The next morning I explored the area. What I thought had been one big rock at the side of the lake was actually two, looking like massive dinosaur eggs. Most of the part facing the plateau was a low cliff and as I walked towards the lake – about an hour away – I could see that there were more caves, and all sorts of intricate carvings made by the wind. Suddenly I came across two army trucks and a group of soldiers in green uniforms – all Tibetans – eating their breakfast. What on earth are they doing up here? I wondered. Giant crows were circling around overhead, making ominous cawing sounds. The soldiers were as surprised as I by the encounter and they beckoned me over. I didn’t hesitate, making a beeline for the trestle table that was laden with Chinese beer, cooked meats, cakes, fried biscuits and boiled sweets. It was an orgy! They had enough food to last a nomad family for months.
All afternoon I explored the lake side of the peninsula. There was a rocky beach and caves that were inhabited by serious, well-equipped foreigners. Two couples were lying in the intense sun, covered in white sun block cream. All they were wearing was sunglasses. None of them looked particularly friendly. That night I lay on my back on soft, golden dust and watched the stars. The sky was clear, we were at fourteen thousand feet and the stars were far brighter than I had ever seen them before. It was mesmerising.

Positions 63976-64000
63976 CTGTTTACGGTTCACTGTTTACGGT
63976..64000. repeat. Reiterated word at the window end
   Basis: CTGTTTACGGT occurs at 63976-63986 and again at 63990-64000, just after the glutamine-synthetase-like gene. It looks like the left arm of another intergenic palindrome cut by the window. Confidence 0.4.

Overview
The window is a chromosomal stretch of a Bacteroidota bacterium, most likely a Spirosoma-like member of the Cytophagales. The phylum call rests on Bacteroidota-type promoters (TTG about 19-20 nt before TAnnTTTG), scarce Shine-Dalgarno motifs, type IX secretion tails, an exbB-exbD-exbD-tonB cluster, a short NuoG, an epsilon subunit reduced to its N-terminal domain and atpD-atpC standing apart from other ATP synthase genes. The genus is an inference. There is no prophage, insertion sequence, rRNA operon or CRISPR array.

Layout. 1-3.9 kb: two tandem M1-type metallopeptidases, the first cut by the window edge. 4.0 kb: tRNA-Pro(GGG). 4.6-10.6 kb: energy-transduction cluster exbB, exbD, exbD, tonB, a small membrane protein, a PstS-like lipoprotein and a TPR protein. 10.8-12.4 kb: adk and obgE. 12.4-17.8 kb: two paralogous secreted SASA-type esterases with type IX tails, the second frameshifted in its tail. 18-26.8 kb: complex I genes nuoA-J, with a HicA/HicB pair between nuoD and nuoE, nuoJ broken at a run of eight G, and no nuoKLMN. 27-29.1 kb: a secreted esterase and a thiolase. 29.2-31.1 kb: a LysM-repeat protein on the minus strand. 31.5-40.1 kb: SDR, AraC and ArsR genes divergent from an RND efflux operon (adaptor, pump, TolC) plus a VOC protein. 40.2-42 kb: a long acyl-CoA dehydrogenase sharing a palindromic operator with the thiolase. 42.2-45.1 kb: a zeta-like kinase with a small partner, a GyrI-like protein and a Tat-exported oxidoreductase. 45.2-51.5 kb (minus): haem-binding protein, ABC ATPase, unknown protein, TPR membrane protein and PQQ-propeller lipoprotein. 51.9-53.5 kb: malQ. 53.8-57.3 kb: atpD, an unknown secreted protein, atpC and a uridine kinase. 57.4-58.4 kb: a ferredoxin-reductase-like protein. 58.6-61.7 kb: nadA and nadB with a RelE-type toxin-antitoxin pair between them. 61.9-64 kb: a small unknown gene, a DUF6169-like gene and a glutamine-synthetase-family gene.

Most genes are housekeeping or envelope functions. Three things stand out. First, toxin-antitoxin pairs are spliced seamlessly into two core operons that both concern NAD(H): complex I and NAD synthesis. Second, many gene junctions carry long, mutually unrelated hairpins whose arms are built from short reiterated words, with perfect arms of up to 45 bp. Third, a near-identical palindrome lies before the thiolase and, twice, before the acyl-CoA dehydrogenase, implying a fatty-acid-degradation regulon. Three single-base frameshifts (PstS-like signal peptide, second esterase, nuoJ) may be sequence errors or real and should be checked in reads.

Back at the cave I noticed that an intruder had been going through my things. My precious biscuits had been half-eaten and my stuff was scattered around. I’ve been burgled I thought, that thieving shepherd bastard! So that was his game! I frantically searched my rucksack and nothing was missing. Someone had told me that nomads are known for their honesty. Of course I realised, it was the sheep, they were the intruders – although they probably consider me to be the intruder as this is obviously their cave.
I spent almost a week up there, wandering around, acclimatizing to the altitude, trying to climb the rocks, relaxing. After a while the intense quality of the place became too much and I felt I lacked the experience needed to truly appreciate all this beauty. Part of me wanted to stay forever but I knew I had nothing to do and that boredom would soon come visiting. Whenever I saw couples who were travelling together there seemed to be a heavy atmosphere between them, as if they were still angry with each other since the last argument. When couples live together in an urban, western environment they both do their own things during the day. Out here they were stuck together all the time and it’s no surprise that they got thoroughly sick of each other.
This is an extract from 9 Months in Tibet — the eBook — which will be published soon. If you’d like to reserve a copy just email me at firstname.lastname@example.org (or post a short comment under this article). To see feedback to the paperback edition, click here.